Other arguments include the subdued nature of the VIX this year as well as the fact that the largest pullback on a closing basis for the S&P 500 has been just 4.2% - a decline that occurred in Feb/Mar. As such, it's been a minute since the market has experienced even a "garden variety" correction of 5% or so (something that according to Ned Davis Research, has occurred every 51 trading days on average).

Granted, there have been a lot of things to be concerned about along the way. There's Delta, inflation, Fed policy, shortages, supply chain interruptions, etc. But through it all, our heroes in horns have remained undeterred. Onward and upward has been the mantra as the bulls argue that the macro outlook continues to improve (as long as you can "assume away" some of the near-term stuff, that is).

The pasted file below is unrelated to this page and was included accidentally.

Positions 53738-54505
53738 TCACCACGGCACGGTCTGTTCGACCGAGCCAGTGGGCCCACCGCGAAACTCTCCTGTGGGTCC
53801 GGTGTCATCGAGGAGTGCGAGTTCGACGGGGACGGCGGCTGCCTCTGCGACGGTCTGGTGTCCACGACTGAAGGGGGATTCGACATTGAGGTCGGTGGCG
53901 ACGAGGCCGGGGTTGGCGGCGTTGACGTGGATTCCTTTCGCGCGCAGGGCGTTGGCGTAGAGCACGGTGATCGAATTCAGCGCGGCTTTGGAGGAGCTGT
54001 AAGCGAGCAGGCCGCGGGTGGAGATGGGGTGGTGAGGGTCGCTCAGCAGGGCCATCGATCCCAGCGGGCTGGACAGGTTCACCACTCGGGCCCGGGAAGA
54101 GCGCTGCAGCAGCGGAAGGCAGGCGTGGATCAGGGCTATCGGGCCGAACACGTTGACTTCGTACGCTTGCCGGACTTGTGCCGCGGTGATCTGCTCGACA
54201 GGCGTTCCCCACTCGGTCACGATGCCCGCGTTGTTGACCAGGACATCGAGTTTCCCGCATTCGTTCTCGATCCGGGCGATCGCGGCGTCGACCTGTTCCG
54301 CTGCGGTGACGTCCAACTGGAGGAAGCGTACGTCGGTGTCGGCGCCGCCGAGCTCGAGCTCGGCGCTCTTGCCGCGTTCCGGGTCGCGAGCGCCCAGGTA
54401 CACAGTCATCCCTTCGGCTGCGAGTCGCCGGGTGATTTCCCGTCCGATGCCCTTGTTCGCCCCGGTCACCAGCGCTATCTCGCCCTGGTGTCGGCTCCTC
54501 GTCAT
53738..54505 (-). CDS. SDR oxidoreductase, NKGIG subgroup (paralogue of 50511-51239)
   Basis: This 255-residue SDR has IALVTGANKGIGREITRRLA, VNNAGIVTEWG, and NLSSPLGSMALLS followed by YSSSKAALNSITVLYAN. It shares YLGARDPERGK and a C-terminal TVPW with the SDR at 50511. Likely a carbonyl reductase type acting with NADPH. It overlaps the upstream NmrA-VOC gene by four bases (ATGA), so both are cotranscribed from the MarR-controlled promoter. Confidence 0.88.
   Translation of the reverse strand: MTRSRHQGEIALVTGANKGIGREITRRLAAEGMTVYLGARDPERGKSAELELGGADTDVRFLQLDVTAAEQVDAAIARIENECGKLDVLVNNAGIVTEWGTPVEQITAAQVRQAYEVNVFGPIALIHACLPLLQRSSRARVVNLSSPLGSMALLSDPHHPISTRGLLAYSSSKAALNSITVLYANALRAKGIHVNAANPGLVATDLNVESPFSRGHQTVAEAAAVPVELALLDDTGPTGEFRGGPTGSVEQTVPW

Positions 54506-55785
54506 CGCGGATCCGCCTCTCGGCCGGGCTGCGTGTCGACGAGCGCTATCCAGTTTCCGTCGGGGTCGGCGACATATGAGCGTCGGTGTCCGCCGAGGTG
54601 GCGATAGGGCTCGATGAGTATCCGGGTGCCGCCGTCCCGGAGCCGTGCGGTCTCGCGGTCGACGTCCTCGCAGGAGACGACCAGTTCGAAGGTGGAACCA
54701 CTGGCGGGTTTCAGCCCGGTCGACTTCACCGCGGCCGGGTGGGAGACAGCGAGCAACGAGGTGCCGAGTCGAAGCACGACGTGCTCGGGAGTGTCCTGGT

Bullet point number two also has some subtleties associated with it. The key is that we are likely seeing (or have seen) this cycle's peak for, well, just about everything. GDP. Earnings. Job creation. Inflation. Valuations. Fiscal and monetary stimulus. And so on.

Although I have argued that these "peaks" don't mean much this time around due to the artificial nature of the current business cycle, we must recognize that things are indeed slowing down.

Yes, the current slowdown can easily be blamed on Delta and the surge in COVID cases/hospitalizations/deaths among the nonvaccinated. Yes, this surge will likely run its course over time. And yes, I believe we aren't likely to see dramatic measures such as lockdowns and/or the government dropping "helicopter money" any time soon.